Browsing named entities in G. S. Hillard, Life and Campaigns of George B. McClellan, Major-General , U. S. Army. You can also browse the collection for P. G. T. Beauregard or search for P. G. T. Beauregard in all documents.

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operations before this city depended on labors peculiar to their corps, no words of mine can overrate their services. The officers thus engaged are Major John L. Smith, Captains R. E. Lee and John Sanders, First Lieutenants J. L. Mason, P. G. T. Beauregard, and I. I. Stevens, Second Lieutenants Z. B. Tower and G. W. Smith, Brevet Second Lieutenants G. B. McClellan and J. G. Foster. The obligation lies upon me also to speak of the highly meritorious deportment and valuable services of the eñon and to leave it for a considerable space in the rear. In both of these reconnoissances Lieutenant McClellan took part; and in one of them he was saved from probable death or captivity at the hands of about a dozen Mexican lancers by Lieutenant Beauregard and three dragoons. When, in consequence of the great strength of the defences at El Peñon, the project of advancing upon Mexico by the great road from Puebla, and assaulting it upon the eastern side, was abandoned, and it was determin
h is so captivating to civilians, and for the want of which so much fault has been found with our officers and soldiers in the present civil war. But the tactics in the Mexican War were founded upon and regulated by an accurate knowledge of the enemy; and the distinguished and veteran soldier who led our armies in that campaign would never have taken the risks he did had the Mexican soldiers been like those in the Southern army, and the Mexican officers men like Lee, Johnston, Jackson, and Beauregard. The public mind judges of military movements and of battles by the event: the plan that fails is a bad plan, and the successful general is the great general. Without doubt, this is a correct judgment in the long run; but in particular cases the rule could not always be applied without injustice. Hannibal was defeated by Scipio at Zama, and Napoleon was defeated by the Duke of Wellington at Waterloo; but it does not follow that Scipio was a greater general than Hannibal, or the Duke o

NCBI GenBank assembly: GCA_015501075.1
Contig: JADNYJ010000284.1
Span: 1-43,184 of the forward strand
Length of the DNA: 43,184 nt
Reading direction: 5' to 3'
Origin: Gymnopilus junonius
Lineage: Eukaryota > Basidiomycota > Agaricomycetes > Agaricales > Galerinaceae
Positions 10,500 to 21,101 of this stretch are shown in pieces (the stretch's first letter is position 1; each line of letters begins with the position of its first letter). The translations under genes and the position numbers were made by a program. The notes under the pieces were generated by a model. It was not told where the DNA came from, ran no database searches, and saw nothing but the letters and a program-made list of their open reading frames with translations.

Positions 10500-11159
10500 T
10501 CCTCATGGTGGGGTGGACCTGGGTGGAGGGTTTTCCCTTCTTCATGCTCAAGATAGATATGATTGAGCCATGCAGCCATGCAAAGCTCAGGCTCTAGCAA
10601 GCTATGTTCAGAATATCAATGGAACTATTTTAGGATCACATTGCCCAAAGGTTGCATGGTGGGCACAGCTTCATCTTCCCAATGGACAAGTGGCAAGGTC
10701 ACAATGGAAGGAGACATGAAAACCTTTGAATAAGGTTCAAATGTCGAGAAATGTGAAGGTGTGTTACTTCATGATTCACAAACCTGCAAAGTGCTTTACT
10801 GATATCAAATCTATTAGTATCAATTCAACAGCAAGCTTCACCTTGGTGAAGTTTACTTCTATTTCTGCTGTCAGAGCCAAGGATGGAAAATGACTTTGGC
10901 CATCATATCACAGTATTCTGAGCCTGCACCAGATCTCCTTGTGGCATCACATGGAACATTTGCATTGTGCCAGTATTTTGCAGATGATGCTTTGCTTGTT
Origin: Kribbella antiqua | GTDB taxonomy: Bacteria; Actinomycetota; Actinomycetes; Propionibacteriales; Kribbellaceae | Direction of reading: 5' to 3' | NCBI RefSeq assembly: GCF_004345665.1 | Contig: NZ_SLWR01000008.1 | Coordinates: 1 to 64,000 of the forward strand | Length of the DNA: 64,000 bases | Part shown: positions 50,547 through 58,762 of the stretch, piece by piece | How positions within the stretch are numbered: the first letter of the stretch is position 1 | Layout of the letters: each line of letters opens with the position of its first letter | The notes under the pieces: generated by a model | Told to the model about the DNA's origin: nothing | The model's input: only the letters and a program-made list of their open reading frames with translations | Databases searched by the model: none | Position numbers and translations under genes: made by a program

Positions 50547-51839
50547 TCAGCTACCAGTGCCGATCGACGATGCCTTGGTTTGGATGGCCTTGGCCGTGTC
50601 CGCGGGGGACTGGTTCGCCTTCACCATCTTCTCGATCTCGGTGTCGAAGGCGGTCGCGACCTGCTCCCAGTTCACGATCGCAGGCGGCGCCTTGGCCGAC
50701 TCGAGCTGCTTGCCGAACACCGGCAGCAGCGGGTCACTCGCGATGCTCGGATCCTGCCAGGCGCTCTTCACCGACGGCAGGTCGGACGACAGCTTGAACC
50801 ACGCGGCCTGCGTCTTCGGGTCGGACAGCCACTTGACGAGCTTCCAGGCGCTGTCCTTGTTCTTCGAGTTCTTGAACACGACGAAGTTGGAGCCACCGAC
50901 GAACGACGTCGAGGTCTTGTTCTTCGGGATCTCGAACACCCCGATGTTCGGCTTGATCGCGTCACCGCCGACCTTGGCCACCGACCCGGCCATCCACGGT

ine of the left was ordered, preparatory to a general and final advance. The orders were successfully carried out, and about a mile of ground was gained, with small loss. The advantage thus secured was important, as by it both the corps of Heintzelman and Sumner were placed in a better position for supporting the main attack, which it was intended General Franklin should commence the following day. During this day, June 25, information came that the enemy had received reinforcements from Beauregard's army, and that Jackson was near Hanover Court-House with a large body of troops. On the next day, Thursday, the 26th, General McClellan had intended to make a final attack; but he was anticipated by the enemy, and assailed on his right by a strong force which crossed the Chickahominy at Meadow bridge and near Mechanicsville. It appears that on the 25th a council of the Confederate generals was held at Richmond, and it was determined that while Jackson was moving upon the right flank